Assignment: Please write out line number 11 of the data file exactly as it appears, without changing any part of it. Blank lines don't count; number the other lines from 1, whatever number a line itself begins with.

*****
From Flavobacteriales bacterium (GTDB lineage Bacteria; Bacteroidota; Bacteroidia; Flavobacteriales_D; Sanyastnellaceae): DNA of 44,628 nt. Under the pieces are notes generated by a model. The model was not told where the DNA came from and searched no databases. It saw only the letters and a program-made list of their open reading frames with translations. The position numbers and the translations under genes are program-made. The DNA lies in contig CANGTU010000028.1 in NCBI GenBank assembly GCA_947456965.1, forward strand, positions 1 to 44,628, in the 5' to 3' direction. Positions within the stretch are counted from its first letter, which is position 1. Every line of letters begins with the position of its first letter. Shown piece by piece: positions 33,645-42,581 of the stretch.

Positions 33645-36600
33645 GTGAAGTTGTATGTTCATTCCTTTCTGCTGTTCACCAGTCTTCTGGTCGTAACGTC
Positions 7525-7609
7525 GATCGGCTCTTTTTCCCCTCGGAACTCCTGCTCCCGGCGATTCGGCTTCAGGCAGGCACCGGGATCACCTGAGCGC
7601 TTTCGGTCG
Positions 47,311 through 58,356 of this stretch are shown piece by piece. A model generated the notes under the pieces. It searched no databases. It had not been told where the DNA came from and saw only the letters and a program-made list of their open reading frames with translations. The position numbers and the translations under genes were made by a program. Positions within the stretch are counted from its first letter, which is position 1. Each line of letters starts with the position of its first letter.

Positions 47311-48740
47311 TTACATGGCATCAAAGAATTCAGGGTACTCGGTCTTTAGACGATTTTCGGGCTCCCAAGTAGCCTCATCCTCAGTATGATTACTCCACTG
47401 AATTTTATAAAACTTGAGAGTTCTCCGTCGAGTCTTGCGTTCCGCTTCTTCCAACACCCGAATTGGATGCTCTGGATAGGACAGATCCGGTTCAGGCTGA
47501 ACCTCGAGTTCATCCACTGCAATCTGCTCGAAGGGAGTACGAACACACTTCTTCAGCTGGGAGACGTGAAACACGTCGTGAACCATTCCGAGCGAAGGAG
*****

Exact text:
47501 ACCTCGAGTTCATCCACTGCAATCTGCTCGAAGGGAGTACGAACACACTTCTTCAGCTGGGAGACGTGAAACACGTCGTGAACCATTCCGAGCGAAGGAG